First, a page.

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Trump’s Trade Policy on China

Donald Trump

By Hunter Wallace

In recent weeks, I have been focusing a lot more on trade policy. Much of this has been driven by my anticipation of Donald Trump announcing firm details on what intends to do about China.

In preparation for this, I read and posted a review of Clyde Prestowitz’s book The Betrayal of American Prosperity. Now that the details are out, I can say for certain that Trump’s trade plan addresses many of the issues that were raised in Prestowitz’s book about our relationship with China: currency manipulation, labor and environmental standards, accumulation of US Treasury bonds, the authoritarian structure of the Chinese government, intellectual property theft, and the various ways China subsidizes its exports with incentive packages.

Trump’s trade plan starts by pointing out the disaster that China’s entry into the WTO in 2001 has been for the US trade deficit. He boldly announces that China will be labeled a “currency manipulator” on “Day 1” of a Trump administration. If this sounds familar, it is because Mitt Romney made the exact same promise in the 2012 presidential election. Take a look at what Romney said he would do about China in 2012. Now see if you can spot any substantial difference between Romney and what Trump is saying he would do about China in 2015.

Both Romney and Trump want what they call “free and fair trade.” In order to being about “free and fair trade,” the Treasury Secretary would have to label China a “currency manipulator” and file a complaint with the World Trade Organization (WTO). Then the whole matter would have to go through the WTO’s dispute settlement process and its outcome would depend on the judgement of an independent panel. China would then argue that the IMF has said the yuan is not undervalued.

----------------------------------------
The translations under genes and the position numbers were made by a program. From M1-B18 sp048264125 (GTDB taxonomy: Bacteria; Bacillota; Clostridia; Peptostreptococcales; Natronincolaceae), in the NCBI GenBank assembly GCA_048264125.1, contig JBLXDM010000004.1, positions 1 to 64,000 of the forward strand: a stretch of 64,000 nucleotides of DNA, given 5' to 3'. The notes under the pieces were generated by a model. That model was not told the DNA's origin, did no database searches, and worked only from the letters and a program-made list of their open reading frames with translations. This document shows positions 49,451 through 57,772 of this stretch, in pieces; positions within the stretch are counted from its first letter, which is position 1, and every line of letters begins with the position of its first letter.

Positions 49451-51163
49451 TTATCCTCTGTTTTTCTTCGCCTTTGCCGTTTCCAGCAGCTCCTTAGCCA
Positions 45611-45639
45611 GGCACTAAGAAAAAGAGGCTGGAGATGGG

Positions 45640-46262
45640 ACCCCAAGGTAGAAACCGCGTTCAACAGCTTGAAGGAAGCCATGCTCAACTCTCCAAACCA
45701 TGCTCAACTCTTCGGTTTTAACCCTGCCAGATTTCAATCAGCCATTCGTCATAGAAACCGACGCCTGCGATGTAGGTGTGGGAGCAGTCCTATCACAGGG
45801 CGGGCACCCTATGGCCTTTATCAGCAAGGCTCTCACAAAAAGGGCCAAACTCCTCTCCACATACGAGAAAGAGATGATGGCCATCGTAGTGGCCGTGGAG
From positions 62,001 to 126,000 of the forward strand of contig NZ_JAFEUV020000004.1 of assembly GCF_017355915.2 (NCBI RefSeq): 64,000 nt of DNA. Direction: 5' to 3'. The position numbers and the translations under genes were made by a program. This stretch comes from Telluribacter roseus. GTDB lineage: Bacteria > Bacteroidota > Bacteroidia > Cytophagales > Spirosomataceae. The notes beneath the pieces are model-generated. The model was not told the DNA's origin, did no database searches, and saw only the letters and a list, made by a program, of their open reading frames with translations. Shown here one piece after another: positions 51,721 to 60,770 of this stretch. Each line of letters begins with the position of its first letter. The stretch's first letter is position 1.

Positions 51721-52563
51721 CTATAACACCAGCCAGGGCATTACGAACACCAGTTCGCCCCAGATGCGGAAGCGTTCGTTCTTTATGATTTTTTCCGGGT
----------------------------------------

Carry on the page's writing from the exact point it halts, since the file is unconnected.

In other words, this will all end up being decided by an unaccountable globalist institution which will tell us what we can and can’t do. What do you suppose are the chances that the WTO will force “fair trade” on China by leveling all the key structural differences that gives Chinese exports an advantage in the American market?

Trump’s plan sounds good to populist ears and will likely win over voters. I haven’t looked at anything the other Republican candidates have proposed on trade. As long as we play by the WTO’s globalist rulebook though, I doubt anything will change for American workers.